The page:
With Freelancing, my results have been met with an overwhelmingly positive response, in one case, where I was tasked with using Semantic cleanup of a longest common subsequence algorithm, there was some back-and forth over what might be the best output given what we were working with; the client eventually responded that they did some research and are pretty sure it’s impossible. By which time, I had actually finished implementing it. Needless to say, the results were very positive. The same applies for a similar project where I created the Product Key registration and generation logic in a self-contained class.

The nice thing is that these projects exposed me to things I might not have dealt with before. WPF was a technology I didn’t use until it’s appeal in a given situation made it very much preferable. Full screen, resolution independence was a lot easier with WPF than it would be with Windows Forms- so now I have experience with WPF as well. Naturally the overwhelmingly boring nature of Semantic cleanup of the output of a longest common subsequence algorithm (I nearly fell asleep writing that…) meant I wouldn’t otherwise explore it; however it turned out to be very interesting as well as mentally taxing. There was, of course, some confusion. But each time I was able to look at it with freshly rested eyes (apparently staying up for 48 hours working on the same problem clouds your judgement), I was able to find some very obvious fix or addition to resolve that which I was working on. I guess it boils down to- if you just write what you <want> you will always try to work on something interesting, but not always useful. When working on an actual project- for somebody else, or as an otherwise professional undertaking, what you work on might not always be fun, but it will always be useful to somebody. So in some respects this rubs off; with my own projects, I try to make them fun to work on, but might not always pay the closest attention to how useful they are; in retrospect when working in a professional capacity, whether they are useful is the most important goal. A program that isn’t useful is useless by definition.

This isn’t to say the experience isn’t occasionally frustrating; when you provide a product or service to somebody or something, I like to think there is some sort of a promise of the workmanship of that product; for example on more than one occasion, a product has stopped suiting the original purpose; for example, this could be because it was not as scalable as it needed to be, or perhaps a database corruption has caused some other problems. Whatever the case, since the product no longer works for the original intent, I could never charge for the service of getting the product working again- because that almost seems like holding them hostage.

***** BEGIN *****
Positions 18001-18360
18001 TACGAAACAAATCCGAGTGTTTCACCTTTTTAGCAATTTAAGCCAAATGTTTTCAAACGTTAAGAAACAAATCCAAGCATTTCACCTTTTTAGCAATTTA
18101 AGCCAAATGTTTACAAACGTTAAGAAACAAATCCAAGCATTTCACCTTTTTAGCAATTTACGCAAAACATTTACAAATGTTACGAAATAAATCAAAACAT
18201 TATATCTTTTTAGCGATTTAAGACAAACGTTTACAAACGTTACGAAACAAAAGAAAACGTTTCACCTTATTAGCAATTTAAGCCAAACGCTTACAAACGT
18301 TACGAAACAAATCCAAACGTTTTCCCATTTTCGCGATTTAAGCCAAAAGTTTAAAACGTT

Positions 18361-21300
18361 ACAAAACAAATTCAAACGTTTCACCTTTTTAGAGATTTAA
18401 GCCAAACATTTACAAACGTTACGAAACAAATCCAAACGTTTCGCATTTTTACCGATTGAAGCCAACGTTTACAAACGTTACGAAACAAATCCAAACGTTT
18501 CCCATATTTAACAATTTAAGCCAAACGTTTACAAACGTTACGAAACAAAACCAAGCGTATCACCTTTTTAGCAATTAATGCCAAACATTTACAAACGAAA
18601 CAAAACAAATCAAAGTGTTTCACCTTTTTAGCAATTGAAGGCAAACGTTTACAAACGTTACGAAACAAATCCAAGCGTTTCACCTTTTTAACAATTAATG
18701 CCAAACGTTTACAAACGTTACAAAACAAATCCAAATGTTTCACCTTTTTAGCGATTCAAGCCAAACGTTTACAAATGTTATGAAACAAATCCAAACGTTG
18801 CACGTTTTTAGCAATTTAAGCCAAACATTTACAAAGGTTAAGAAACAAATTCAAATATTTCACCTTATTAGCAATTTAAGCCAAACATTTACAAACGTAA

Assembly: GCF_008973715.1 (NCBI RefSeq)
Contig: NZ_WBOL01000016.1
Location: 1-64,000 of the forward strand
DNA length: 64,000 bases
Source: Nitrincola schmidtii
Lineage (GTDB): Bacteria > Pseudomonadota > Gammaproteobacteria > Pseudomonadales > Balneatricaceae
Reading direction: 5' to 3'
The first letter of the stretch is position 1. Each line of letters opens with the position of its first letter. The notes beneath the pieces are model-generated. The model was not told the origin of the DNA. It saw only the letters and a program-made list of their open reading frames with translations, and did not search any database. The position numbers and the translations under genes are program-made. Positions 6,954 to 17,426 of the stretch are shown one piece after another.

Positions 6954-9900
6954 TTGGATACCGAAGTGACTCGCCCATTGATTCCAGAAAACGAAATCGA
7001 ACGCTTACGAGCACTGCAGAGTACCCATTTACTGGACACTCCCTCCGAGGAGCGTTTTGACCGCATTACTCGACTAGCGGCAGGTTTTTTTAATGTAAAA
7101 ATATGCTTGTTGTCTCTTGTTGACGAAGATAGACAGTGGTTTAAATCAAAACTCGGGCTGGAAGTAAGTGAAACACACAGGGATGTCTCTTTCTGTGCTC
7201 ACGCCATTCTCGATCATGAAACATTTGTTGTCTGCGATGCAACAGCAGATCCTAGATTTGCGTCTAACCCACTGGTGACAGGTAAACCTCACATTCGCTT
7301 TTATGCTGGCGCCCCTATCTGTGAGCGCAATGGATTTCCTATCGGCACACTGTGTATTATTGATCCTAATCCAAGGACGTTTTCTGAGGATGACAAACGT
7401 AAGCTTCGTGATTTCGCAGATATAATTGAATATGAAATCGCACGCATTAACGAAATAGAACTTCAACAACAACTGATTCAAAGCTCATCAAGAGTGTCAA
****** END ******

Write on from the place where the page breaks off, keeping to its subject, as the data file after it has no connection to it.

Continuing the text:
At the same time, however, part of me doesn’t like releasing new products, simply because it feels like a lifetime contract to keep working on and improving them. This is part of why the vast majority of projects I’ve worked on I’ve not released. and by “vast  majority” we’re talking about nearly a hundred projects. Some big, some small; most of them unfinished in some fashion but most quite usable.

But I’m getting off the topic of this post. My point is, that I like to think I’m fairly awesome, but at the same time, not too awesome. There is plenty out there to learn, and the pursuit of awesomeness demands that I seek them out, absorb them, and then continue. Like a sponge that comes alive and wants to suction up all the water in the world, my task will never be completed. But that doesn’t stop me from trying anyway.

This applies in a general sense, as well; It’s not just programming that I’m very interested in, but rather tangential topics such as gaming and whatnot. I do also enjoy science-fiction- statistically, as a person who works in Software Development, this is more likely than not- as well as simply general knowledge. A good example being a tab I have open in my browser, where I was researching Eggplant. Why? I haven’t a clue. Just something I wanted to absorb and learn about, I suppose.

Conclusion: learning about Eggplants is unlikely to make you a better programmer. But it never hurts to stay versed on vegetables.

Posted By: BC_Programming
Last Edit: 17 Dec 2012 @ 12:34 PM